• Structured Query Language (SQL) injection: attackers insert malicious code into a SQL database that can modify or delete data, shut down your database, or even issue commands to your operating system.
  • Brute force: attackers guess common email/password combos until they get lucky. Automation can speed up this process significantly.
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What are the benefits of network security for small businesses?

Perhaps this question needs rephrasing. It’s not so much a question of benefits as one of need. Why do small businesses need good network security practices?

Short answer: you’re less prone to attack, you’ll be able to meet your compliance requirements more easily, and you’ll avoid related reputational damage. All of these things make it easier to trade and remain profitable.

The cybersecurity landscape is evolving all the time, so to realize these benefits and keep up, you’ll need to commit to reviewing and updating your network security regularly.

Protect your business from external threats

About 70% of data breaches over the year were caused by people outside the business.4 Implementing comprehensive device security practices and the right cybersecurity software are vital to minimizing external threats. Setting up admin approval for all new devices trying to access your network is a great first step, as you automatically get notified if an unknown device is trying to access your systems.

Having regularly updated cybersecurity software in place will also offer significant protection against malware attacks. With ransomware attacks in particular on the rise, having enterprise-level antivirus, firewalls, and intrusion detection systems in place are critical.

These steps will protect your small business from a range of external attacks, including brute force password hacks, malware, and phishing (if your software flags suspicious emails or other communications on your system).

Protect your business from internal threats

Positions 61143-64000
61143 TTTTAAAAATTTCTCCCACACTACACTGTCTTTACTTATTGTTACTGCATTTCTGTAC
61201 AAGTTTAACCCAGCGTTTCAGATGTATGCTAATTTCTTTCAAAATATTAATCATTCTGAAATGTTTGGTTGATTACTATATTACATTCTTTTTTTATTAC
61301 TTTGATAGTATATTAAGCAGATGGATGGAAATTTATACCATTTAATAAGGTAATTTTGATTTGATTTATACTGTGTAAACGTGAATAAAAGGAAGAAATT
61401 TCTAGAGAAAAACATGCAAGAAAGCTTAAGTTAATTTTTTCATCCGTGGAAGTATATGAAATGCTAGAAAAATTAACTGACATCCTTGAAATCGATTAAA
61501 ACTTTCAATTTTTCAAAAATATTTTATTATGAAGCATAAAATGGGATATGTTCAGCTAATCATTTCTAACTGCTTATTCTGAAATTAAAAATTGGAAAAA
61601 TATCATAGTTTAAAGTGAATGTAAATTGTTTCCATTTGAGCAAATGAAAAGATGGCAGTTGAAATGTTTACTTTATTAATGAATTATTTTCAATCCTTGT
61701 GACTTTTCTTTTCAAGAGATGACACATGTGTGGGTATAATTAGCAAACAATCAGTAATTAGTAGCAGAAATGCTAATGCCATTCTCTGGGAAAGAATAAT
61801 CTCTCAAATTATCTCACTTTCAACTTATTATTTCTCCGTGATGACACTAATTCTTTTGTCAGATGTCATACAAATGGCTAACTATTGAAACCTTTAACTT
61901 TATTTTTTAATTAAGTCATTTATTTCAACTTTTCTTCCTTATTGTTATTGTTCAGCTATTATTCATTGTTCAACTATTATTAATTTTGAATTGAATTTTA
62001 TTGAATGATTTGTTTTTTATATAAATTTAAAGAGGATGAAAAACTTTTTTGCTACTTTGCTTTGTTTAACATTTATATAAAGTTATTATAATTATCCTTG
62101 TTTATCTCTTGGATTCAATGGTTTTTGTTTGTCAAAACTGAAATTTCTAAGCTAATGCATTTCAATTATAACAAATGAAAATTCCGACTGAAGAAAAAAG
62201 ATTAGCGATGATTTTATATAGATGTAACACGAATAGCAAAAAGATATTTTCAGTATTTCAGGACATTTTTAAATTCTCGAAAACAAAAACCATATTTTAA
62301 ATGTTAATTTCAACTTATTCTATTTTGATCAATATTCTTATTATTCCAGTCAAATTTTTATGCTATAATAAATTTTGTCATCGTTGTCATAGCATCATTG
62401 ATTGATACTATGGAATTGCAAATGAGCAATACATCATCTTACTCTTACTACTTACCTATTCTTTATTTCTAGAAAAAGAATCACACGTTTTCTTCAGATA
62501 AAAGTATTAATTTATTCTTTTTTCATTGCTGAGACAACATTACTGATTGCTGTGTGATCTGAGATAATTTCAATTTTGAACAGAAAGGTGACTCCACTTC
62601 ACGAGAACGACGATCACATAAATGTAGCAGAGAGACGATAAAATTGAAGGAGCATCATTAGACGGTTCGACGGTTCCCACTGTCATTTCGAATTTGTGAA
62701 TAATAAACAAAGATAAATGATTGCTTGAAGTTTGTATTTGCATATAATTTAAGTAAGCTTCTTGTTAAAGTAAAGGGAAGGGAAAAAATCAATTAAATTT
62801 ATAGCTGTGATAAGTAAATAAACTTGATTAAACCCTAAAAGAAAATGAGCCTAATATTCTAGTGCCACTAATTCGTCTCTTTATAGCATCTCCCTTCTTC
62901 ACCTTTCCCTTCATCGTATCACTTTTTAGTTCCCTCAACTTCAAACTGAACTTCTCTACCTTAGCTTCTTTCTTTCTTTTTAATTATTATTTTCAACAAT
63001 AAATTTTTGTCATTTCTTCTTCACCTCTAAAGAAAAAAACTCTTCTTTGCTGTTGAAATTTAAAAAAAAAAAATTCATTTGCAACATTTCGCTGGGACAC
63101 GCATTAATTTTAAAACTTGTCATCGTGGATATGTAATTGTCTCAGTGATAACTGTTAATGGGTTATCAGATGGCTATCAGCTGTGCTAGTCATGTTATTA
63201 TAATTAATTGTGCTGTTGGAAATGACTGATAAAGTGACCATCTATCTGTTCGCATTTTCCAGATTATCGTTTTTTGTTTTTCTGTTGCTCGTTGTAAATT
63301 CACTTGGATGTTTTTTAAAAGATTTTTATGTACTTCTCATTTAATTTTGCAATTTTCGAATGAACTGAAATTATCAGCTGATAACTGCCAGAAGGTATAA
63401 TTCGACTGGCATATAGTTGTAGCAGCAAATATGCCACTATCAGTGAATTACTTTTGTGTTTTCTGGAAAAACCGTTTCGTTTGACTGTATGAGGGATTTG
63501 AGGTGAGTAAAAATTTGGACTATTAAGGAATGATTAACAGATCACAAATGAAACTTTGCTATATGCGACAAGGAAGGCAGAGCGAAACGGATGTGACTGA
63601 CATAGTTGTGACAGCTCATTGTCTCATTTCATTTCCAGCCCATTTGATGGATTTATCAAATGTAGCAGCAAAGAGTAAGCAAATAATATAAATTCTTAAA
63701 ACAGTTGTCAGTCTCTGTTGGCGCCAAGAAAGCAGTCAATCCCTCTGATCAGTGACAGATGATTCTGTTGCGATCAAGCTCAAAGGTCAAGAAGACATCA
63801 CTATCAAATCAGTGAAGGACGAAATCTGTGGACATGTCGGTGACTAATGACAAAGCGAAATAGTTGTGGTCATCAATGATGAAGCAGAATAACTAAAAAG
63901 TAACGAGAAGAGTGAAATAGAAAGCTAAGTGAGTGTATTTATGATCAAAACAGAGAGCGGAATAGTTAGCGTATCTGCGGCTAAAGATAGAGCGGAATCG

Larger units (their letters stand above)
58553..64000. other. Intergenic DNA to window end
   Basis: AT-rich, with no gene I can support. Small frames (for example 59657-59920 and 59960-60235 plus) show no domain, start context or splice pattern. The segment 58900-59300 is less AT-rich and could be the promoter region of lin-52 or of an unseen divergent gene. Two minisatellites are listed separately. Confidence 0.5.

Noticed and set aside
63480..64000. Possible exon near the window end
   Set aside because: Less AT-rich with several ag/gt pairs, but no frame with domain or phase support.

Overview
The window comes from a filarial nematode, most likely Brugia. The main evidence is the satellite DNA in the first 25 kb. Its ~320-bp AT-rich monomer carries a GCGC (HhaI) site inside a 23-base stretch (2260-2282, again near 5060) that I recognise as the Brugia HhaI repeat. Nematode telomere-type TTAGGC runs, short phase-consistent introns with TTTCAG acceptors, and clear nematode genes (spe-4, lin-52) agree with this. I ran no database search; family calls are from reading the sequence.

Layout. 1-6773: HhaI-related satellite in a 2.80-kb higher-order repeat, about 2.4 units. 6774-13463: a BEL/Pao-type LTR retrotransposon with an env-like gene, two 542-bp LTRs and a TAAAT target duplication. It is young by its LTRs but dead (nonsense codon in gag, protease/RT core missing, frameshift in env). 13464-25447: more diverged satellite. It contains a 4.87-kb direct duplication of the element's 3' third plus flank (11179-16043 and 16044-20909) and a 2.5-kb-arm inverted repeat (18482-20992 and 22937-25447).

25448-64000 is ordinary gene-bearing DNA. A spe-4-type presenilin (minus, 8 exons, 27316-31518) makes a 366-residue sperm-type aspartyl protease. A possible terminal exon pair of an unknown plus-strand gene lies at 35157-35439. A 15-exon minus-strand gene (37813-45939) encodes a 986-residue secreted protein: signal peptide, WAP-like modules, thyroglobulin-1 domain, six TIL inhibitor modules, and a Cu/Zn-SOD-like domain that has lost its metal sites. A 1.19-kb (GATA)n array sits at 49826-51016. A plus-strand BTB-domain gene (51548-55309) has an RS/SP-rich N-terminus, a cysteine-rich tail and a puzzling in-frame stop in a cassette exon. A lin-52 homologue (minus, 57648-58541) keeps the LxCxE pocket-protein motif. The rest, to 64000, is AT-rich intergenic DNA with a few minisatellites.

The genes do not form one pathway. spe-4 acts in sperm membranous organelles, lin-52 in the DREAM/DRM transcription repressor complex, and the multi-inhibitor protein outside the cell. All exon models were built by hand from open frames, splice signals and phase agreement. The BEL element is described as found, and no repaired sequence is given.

Intentional or not, 30% of data breaches originate from internal actors.5 While not as common as externally driven attacks, this still requires significant attention.

The good news is: many of these attacks are entirely preventable. While there’s always the potential for malicious employees or ex-employees to cause trouble, many internal attacks are due to insufficient access controls or lack of employee training.

Instead of viewing your employees as a security risk to be mitigated, why not consider them a potential asset? If you build cybersecurity into the fabric of your organization, rather than relying on emergency add-ons, the chances of avoidable internal error decrease dramatically.

You could start by providing regular, up-to-date training on the latest cybersecurity threats to watch out for. Don’t settle for a half-hearted e-learning module as part of the onboarding process—make sure knowledge is relevant, current, and refreshed regularly. It’s also important to designate someone responsible for managing access to sensitive data.

Ensure your business is compliant

A range of industries are quickly stepping up their game when it comes to data protection. Many regulatory bodies now require you to take reasonable precautions to protect your organization and the data you hold from attackers. If you don’t, you could face hefty fines or limits on trading.

The Health Insurance Portability and Accountability Act’s (HIPAA) rules on safeguarding electronic personal health data regularly hit headlines in this space, thanks to high-profile ransomware attacks on US hospitals. Meanwhile, anyone trading in Europe needs to adhere to data protection laws in the EU's General Data Protection Act.